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pressure, in 2008. >> there were some decisions which i took which resulted in negative political repercussions. i take this opportunity to sincerely apologize to the whole nation for those wrong decisions. ( applause ) >> sreenivasan: even so, musharraf insisted only he has the experience to fight al- qaeda, the taliban and the spread of extremism. hours earlier, al qaeda's leader-in-hiding, osama bin laden, issued a new audio message directed at pakistan. it called for new efforts to help muslims affected by war and natural disasters. catastrophic flooding in pakistan has generated widespread anger over the government's response. the president of ecuador, rafael correa, reasserted his power today after violent protests by police. the revolt centered on frozen promotions and bonus cuts, but correa said it was a coup attempt.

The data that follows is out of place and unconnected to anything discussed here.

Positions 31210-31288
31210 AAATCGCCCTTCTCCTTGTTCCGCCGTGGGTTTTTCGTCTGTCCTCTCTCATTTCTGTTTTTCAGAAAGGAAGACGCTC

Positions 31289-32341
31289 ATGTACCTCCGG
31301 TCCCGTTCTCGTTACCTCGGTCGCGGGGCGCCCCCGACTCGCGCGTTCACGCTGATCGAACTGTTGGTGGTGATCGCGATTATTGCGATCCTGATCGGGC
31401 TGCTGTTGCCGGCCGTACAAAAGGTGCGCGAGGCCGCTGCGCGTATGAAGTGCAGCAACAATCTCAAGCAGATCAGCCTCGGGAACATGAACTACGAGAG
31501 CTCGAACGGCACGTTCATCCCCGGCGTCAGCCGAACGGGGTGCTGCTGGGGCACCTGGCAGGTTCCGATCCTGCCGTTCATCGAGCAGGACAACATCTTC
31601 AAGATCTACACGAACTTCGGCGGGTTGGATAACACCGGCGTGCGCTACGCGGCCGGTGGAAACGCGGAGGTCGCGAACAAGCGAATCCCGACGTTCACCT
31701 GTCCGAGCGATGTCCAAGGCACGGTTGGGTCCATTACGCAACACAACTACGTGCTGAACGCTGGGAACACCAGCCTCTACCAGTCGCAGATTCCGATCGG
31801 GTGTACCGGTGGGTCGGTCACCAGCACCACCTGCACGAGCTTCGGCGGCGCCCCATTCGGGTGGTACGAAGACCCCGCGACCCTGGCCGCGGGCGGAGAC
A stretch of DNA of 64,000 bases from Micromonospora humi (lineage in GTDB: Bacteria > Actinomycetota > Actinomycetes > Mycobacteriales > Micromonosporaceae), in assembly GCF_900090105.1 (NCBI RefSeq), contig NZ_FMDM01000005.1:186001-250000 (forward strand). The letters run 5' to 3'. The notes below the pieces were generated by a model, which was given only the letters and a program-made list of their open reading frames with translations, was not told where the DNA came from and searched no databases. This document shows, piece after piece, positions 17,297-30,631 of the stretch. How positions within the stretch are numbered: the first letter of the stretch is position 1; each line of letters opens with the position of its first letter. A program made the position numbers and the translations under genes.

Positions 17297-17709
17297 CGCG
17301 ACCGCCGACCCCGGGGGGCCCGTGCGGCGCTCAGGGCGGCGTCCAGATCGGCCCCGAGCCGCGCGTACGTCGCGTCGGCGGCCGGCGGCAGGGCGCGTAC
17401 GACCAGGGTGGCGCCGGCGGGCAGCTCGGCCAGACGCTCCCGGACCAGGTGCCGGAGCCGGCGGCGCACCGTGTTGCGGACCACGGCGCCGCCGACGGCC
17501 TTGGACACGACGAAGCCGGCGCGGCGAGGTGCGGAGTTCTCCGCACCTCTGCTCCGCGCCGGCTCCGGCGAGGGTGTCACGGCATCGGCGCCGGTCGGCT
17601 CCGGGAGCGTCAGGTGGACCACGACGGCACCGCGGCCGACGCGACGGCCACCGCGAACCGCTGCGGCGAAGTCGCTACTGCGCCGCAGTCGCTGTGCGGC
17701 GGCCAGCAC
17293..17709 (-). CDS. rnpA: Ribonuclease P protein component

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at one point, he was roughed up and tear-gassed, and troops had to storm a hospital to rescue him. at least three people were killed. the u.s. has apologized for deliberately infecting nearly 700 prisoners and mental patients in guatemala with sexual diseases. it was done in the late 1940s to test penicillin. in a statement today, secretary of state hillary clinton and the secretary of health and human services, kathleen sebelius, called it "reprehensible research". car bombs rocked nigeria's capital, abuja, today, as the african nation celebrated 50 years of independence. at least eight people were killed. the explosions went off minutes apart, leaving the smoking hulks of the two cars. militants in the country's southern delta claimed responsibility. it was the first time the group had struck the capital. in u.s. economic news, bank of america froze home mortgage foreclosures in 23 states. it's checking on whether officials signed legal papers without reading them. two other companies have taken similar steps. and on wall street, stocks moved higher after improvements in consumer spending and auto